Glista, Karen. “The Taking of Peggy Martin”, Independently Published. 2017.
Peggy Martin is a young nurse who works at Rusk, an institution for the criminally insane in East Texas. Her husband, Danny, was supposedly killed in a car accident but Peggy believes that he was murdered and that the murderer is Jasper Johnson killed her husband. When Peggy is summoned to a meeting with Jasper’s mother, Marabelle, she learns that she thinks that Danny was the illegitimate child of her dead husband, Charles. She is filled with doubt and is afraid that the Johnsons will betray her somehow and she feels herself losing control and going insane. In hopes of staying stable, Peggy throws herself completely into her work. She is soon dealing with a
schizophrenic in a straitjacket and by circumstance she finds out that he is Morgan Dubois. When Morgan was a child, he was found burrowed in the ground in the Piney Wood Thicket. Peggy also learns that there is a link between Morgan and her now dead husband as well as to what she is experiencing mentally.
Now if I were to stop writing tight now, I believe that most of you would think that this is an intriguing story and, believe me, it is. But no matter how intriguing a story might be, it must be told in prose that keeps us reading. Before this book, I had never heard of Karen Glista but I can say this—she knows how to write a story. It is not often I read a book in one sitting but that is what happened here. I do not think I even blinked after reading page one. I could, of course continue summarizing the plot but I won’t for fear that I might give away some of the secrets that are revealed.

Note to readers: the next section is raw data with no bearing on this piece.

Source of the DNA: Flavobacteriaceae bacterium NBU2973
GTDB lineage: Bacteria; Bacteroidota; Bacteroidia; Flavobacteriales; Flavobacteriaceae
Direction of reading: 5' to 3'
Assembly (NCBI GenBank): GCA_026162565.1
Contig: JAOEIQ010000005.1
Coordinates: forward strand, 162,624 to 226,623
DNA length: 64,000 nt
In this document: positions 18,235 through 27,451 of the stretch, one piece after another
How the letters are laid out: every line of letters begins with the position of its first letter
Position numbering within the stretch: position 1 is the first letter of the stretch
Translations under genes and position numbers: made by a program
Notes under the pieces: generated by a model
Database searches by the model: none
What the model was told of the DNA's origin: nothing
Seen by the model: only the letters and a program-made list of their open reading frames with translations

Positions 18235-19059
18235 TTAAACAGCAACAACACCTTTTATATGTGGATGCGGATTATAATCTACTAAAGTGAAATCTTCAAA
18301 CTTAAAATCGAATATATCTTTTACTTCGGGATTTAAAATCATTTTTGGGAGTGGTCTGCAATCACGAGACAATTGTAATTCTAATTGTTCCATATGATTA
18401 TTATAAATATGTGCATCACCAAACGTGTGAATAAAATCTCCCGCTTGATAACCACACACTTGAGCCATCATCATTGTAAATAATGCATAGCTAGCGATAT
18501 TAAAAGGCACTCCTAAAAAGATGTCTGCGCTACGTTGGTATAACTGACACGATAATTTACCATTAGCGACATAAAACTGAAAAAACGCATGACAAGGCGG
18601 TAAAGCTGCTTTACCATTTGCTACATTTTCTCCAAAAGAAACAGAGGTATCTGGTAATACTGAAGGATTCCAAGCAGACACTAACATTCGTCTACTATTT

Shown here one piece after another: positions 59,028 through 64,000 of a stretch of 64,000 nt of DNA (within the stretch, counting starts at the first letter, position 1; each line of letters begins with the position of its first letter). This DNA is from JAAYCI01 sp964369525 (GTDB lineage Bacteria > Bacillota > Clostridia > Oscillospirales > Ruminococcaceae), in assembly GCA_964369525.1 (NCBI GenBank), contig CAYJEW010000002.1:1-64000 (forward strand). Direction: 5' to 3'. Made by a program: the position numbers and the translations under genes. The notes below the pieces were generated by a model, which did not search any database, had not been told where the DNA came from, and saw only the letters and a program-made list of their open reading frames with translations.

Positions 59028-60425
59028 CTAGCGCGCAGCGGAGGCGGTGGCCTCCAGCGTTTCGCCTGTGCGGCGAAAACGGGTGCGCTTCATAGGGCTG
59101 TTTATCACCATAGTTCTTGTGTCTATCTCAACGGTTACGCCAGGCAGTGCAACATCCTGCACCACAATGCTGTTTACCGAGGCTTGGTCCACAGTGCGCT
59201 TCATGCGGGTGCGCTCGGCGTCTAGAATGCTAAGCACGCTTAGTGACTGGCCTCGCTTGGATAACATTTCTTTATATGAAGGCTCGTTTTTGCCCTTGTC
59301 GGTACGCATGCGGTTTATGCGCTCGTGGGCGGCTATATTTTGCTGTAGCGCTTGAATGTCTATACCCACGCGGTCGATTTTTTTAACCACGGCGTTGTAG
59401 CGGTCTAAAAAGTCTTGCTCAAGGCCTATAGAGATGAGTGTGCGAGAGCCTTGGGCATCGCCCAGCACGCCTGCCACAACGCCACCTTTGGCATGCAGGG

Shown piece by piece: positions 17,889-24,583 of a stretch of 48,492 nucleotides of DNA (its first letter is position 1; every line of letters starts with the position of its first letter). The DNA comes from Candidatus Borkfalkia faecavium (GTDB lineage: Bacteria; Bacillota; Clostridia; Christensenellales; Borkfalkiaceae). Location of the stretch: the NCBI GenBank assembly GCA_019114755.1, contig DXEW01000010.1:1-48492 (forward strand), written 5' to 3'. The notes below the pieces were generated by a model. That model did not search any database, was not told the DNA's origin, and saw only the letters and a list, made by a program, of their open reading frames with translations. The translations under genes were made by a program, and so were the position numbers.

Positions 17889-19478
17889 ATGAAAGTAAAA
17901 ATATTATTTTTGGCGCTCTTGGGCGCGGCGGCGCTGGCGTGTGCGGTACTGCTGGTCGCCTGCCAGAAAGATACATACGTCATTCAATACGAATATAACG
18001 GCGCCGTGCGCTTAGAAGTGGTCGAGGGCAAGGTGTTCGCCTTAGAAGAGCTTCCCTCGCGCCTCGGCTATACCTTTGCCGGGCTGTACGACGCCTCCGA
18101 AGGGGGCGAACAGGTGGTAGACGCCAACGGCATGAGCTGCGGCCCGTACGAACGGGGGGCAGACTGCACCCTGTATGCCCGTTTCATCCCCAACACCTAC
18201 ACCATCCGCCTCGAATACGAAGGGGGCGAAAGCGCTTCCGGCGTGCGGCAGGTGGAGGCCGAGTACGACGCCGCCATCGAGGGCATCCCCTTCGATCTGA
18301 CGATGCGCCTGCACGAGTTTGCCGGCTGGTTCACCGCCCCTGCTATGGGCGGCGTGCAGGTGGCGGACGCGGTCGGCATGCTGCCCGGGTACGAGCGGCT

It is important to remember that Peggy had been raised to care for people and that is about the only good thing that came out of her fundamentalist family upbringing. Unfortunately she had her own problems to deal with while she tried to help others. She soon began to question things that she had always accepted as fact. Because of so many strange happenings, Peggy finds herself on the brink and losing her sanity. Her work brings her even more questions. Since Peggy narrates the story in the first person, we tend to follow her thoughts and root for her. If you like mysteries and psychological thrillers, this is the book for you. If you don’t, read it anyway and perhaps open yourself to new genre. I have the feeling that there is more of the story to come and you want to be up-to-date for when that happens.